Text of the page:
This is a well-regarded book amongst people whose opinion I value. It’s also a Pulitzer prize winner. Strange, then, that I found it so unengaging. The prose is certainly written with gusto, but it all seems so very superficial to me. No matter how you dress it up, it’s a chronicle of a bunch of guys—and oh, boy, are they guys—making a commercial computer. Testosterone and solder—not my cup of tea.
Friday, May 5th, 2023
Bosses have certain goals, but don’t want to be blamed for doing what’s necessary to achieve those goals; by hiring consultants, management can say that they were just following independent, expert advice. Even in its current rudimentary form, A.I. has become a way for a company to evade responsibility by saying that it’s just doing what “the algorithm” says, even though it was the company that commissioned the algorithm in the first place.
I’m not very convinced by claims that A.I. poses a danger to humanity because it might develop goals of its own and prevent us from turning it off. However, I do think that A.I. is dangerous inasmuch as it increases the power of capitalism. The doomsday scenario is not a manufacturing A.I. transforming the entire planet into paper clips, as one famous thought experiment has imagined. It’s A.I.-supercharged corporations destroying the environment and the working class in their pursuit of shareholder value. Capitalism is the machine that will do whatever it takes to prevent us from turning it off, and the most successful weapon in its arsenal has been its campaign to prevent us from considering any alternatives.
Thursday, May 4th, 2023
Mandy takes a deep dive into the treatment of altruism in Ursula Le Guin’s The Dispossessed.
Friday, April 28th, 2023
An exploration of the problems and possible futures of flooding the web with generative AI content.
A great practical website to help you vote tactically in the upcoming local elections.
Tuesday, April 18th, 2023
Writing, both code and prose, for me, is both an end product and an end in itself. I don’t want to automate away the things that give me joy.
And that is something that I’m more and more aware of as I get older – sources of joy. It’s good to diversify them, to keep track of them, because it’s way too easy to run out. Or to end up with just one, and then lose it.
The thing about luddites is that they make good punchlines, but they were all people.
Tuesday, January 10th, 2023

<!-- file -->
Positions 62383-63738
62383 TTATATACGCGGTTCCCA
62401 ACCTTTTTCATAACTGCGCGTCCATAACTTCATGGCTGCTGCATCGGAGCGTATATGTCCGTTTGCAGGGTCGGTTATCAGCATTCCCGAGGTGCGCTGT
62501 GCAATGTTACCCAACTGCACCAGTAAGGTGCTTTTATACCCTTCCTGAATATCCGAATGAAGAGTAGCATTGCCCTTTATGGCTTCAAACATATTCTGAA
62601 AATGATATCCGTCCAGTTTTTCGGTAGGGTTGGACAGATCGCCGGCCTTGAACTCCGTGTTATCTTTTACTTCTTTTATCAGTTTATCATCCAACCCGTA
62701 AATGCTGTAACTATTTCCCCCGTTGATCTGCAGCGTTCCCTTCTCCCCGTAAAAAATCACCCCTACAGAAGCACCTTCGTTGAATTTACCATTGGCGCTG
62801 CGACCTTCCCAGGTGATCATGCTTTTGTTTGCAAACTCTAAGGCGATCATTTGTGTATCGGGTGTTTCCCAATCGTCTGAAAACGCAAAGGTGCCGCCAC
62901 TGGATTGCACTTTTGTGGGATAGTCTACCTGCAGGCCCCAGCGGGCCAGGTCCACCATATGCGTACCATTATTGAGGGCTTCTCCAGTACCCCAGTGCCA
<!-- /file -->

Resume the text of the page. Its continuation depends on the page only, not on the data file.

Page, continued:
I gave blood yesterday. It was my sixteenth donation.
Yes, that’s a humblebrag. I feel like the gamification of blood donation is entirely reasonable. Levelling up in blood donation feels like the opposite of frequent flyer points. Instead of a growing sense of shame at how your accumulated activity is destroying the planet, you get increasing affirmation that you’re helping others.
Besides, I don’t have Strava, or Peleton, or rings to close, or whatever. I don’t even do Wordle. So this is the only “streak” I can legitimately boast about.
The more I give blood, the more I enjoy it.
I know that sounds weird. Surely having a needle shoved in your arm isn’t meant to be enjoyable?
It’s true that the first or second time you do it, it can feel intimidating, maybe even a little scary. I’m lucky that I don’t have much of an aversion to needles—much respect to those who do, but donate anyway.
But once you’ve done it a few times, it becomes routine. Actually, it’s more than routine. It’s like a ritual.
Not to get all spiritual here when we’re talking about an entirely biological process, but there is something special going on…
You join together with other members of your community. Strangers. People from all walks of life, all of them gathered in one place to do the same thing: sacrifice a small portion of themselves for the greater good.
It’s like a more egalitarian version of most religious narratives. Instead of a single saviour making a grand sacrifice, you get many individuals partaking in their own mini crucifixations. A little discomfort and that’s it. Multiply that by the number of people gathered together and you’ve got a magnificent network effect. Less dramatic than the hero’s journey, but far more effective.